In a letter dated May 24, 2017, the Dominion Pipeline Monitoring Coalition (DPMC) has asked Governor Terry McAuliffe to reject the Virginia Department of Environmental Quality’s (DEQ’s) latest attempt to evade its responsibilities to protect our waters and our communities from damages that would result from construction of the Atlantic Coast Pipeline (ACP) and the Mountain Valley Pipeline (MVP).
This urgent request was prompted by statements from DEQ officials indicating that the State is reneging on its promise to conduct full, site-specific regulatory reviews under the Clean Water Act and state law.
After announcing that DEQ would conduct individual Clean Water Act section 401 reviews for each pipeline on April 6, 2017, a Department spokesperson stated in an email that “the ‘individual’ certification looks at each wetland, stream crossing, etc. separately to determine specific requirements that would be necessary.” We have now learned that this assertion was untrue. Instead, DEQ proposes to exclude damages from stream and wetland crossings from the individual review processes, depriving the public of the chance to comment on these activities.
DEQ wants to consider waterbody crossings to be covered under rubber stamp approvals from the Corps of Engineers and a water quality certification supposed to cover it.
As explained in DPMC’s letter, the approach DEQ now proposes to follow betrays Governor McAuliffe’s promises that the State would apply the most stringent environmental protection standards to these projects. This approach would also be illegal and technically inadequate for at least three reasons:
- The blanket approval Virginia issued for the Corps of Engineers permit is legally unsupportable. DEQ has no evidence or analysis to ensure covered activities can meet Virginia standards. DPMC has filed a Notice of Appeal of a state court challenge.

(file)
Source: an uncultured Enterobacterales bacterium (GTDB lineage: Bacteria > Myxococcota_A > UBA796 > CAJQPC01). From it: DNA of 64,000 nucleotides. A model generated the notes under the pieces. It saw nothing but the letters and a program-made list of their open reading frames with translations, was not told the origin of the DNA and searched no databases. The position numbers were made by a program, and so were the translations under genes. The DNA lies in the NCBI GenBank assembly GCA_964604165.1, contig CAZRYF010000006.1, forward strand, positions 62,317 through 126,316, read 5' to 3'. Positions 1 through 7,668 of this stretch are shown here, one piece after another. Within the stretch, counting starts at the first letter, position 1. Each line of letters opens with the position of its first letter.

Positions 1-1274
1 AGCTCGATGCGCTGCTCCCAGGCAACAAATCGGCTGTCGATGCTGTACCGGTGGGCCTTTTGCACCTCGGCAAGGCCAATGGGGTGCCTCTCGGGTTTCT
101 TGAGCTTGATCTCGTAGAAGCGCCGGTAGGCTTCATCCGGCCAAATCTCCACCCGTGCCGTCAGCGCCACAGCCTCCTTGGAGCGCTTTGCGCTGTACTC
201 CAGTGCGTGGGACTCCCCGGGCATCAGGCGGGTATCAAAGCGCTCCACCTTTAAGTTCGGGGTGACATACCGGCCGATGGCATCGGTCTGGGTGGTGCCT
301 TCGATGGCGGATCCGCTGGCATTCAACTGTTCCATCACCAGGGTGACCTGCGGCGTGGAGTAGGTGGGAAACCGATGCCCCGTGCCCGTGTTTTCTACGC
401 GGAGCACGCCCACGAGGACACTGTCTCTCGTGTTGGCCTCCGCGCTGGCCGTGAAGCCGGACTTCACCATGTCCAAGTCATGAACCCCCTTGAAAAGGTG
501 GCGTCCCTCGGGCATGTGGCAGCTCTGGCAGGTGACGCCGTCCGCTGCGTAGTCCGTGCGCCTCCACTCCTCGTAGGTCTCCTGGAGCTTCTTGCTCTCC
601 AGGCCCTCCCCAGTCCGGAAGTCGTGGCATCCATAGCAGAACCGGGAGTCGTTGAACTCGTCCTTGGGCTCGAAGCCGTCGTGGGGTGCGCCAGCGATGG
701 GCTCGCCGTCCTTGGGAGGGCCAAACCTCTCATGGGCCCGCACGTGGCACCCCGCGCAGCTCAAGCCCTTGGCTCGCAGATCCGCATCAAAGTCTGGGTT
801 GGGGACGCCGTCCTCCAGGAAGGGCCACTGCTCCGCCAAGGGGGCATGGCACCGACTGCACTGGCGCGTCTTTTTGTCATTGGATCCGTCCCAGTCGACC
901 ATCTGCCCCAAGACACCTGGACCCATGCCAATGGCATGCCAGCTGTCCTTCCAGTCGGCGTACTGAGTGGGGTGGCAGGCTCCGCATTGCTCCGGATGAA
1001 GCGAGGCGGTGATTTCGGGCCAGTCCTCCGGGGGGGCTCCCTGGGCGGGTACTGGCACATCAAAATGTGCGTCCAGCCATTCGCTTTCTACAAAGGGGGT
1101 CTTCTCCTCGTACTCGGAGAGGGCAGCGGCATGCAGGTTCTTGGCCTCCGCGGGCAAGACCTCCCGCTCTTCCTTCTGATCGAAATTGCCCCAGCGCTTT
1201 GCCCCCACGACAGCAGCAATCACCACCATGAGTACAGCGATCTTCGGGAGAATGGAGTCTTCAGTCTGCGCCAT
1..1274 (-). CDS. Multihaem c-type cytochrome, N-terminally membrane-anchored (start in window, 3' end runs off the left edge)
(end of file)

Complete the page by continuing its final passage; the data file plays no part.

- DEQ scientists have described dire results that could result from waterbody crossings and asked for the detailed data required to prevent long-term impairments. To claim these impacts can be covered by a general approval that was given without consideration of site-specific factors would be irresponsible.
- To consider those water quality impacts resulting from waterbody crossings in isolation from all the other activities related to the projects is both scientifically and legally invalid.
As DPMC investigator David Sligh concluded in the letter to Governor McAuliffe:
We and the many thousands of Virginians concerned about the damages to our water resources that would result from these pipelines anxiously await your response. Please assure us that you will reject dangerous and illegal shortcuts to the regulatory process that the State of Virginia is obligated and has promised to conduct.
Let the Governor Hear from You!
Tell him you will not accept his administration’s failure to do its duty, to protect Virginia’s water and its people – as he has repeatedly promised. Send an email to Governor McAuliffe (c/o Chief of Staff Paul Reagan at firstname.lastname@example.org). Or call his office, at 804-786-2211.
DPMC Letter to Governor McAuliffe, 05/24/17
Richmond Times-Dispatch, 05/24/17
Roanoke Times, 05/24/17
Washington Post, 05/25/17
News Virginian, 05/25/17
Blue Virginia, 05/25/17
Bacon’s Rebellion, 05/25/17
Augusta Free Press, 05/25/17
The Daily Progress, 05/26/17
News Leader, 05/26/17